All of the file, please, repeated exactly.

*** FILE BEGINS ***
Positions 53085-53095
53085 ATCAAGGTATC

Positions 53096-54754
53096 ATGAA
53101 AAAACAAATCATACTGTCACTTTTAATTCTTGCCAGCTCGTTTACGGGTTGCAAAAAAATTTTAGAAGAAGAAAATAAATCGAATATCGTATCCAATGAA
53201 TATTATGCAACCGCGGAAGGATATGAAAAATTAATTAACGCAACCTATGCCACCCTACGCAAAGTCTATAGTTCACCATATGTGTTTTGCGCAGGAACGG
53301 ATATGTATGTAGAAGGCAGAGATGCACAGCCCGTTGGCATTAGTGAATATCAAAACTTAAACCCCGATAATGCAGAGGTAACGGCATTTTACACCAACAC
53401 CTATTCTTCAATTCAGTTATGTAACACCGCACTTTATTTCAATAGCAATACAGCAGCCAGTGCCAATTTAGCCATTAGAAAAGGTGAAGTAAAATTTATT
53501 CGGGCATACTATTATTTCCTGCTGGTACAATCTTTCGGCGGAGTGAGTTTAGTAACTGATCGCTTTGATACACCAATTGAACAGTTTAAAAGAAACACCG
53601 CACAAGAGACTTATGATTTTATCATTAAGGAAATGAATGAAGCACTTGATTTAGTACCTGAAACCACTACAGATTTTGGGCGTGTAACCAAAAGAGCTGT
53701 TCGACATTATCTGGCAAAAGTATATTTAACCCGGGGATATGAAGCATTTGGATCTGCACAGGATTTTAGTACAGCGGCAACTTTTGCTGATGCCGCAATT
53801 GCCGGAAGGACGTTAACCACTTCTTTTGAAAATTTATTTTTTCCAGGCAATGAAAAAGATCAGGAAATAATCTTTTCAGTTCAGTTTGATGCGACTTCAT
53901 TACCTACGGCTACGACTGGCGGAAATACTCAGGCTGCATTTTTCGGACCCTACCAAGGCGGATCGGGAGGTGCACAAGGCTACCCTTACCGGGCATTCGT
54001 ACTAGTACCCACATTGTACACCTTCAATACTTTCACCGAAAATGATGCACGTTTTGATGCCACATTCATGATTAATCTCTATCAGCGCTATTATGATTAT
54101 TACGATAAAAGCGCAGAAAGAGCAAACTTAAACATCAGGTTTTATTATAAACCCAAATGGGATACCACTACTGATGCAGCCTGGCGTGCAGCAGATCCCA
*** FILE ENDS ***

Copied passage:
Positions 53085-53095
53085 ATCAAGGTATC

Positions 53096-54754
53096 ATGAA
53101 AAAACAAATCATACTGTCACTTTTAATTCTTGCCAGCTCGTTTACGGGTTGCAAAAAAATTTTAGAAGAAGAAAATAAATCGAATATCGTATCCAATGAA
53201 TATTATGCAACCGCGGAAGGATATGAAAAATTAATTAACGCAACCTATGCCACCCTACGCAAAGTCTATAGTTCACCATATGTGTTTTGCGCAGGAACGG
53301 ATATGTATGTAGAAGGCAGAGATGCACAGCCCGTTGGCATTAGTGAATATCAAAACTTAAACCCCGATAATGCAGAGGTAACGGCATTTTACACCAACAC
53401 CTATTCTTCAATTCAGTTATGTAACACCGCACTTTATTTCAATAGCAATACAGCAGCCAGTGCCAATTTAGCCATTAGAAAAGGTGAAGTAAAATTTATT
53501 CGGGCATACTATTATTTCCTGCTGGTACAATCTTTCGGCGGAGTGAGTTTAGTAACTGATCGCTTTGATACACCAATTGAACAGTTTAAAAGAAACACCG
53601 CACAAGAGACTTATGATTTTATCATTAAGGAAATGAATGAAGCACTTGATTTAGTACCTGAAACCACTACAGATTTTGGGCGTGTAACCAAAAGAGCTGT
53701 TCGACATTATCTGGCAAAAGTATATTTAACCCGGGGATATGAAGCATTTGGATCTGCACAGGATTTTAGTACAGCGGCAACTTTTGCTGATGCCGCAATT
53801 GCCGGAAGGACGTTAACCACTTCTTTTGAAAATTTATTTTTTCCAGGCAATGAAAAAGATCAGGAAATAATCTTTTCAGTTCAGTTTGATGCGACTTCAT
53901 TACCTACGGCTACGACTGGCGGAAATACTCAGGCTGCATTTTTCGGACCCTACCAAGGCGGATCGGGAGGTGCACAAGGCTACCCTTACCGGGCATTCGT
54001 ACTAGTACCCACATTGTACACCTTCAATACTTTCACCGAAAATGATGCACGTTTTGATGCCACATTCATGATTAATCTCTATCAGCGCTATTATGATTAT
54101 TACGATAAAAGCGCAGAAAGAGCAAACTTAAACATCAGGTTTTATTATAAACCCAAATGGGATACCACTACTGATGCAGCCTGGCGTGCAGCAGATCCCA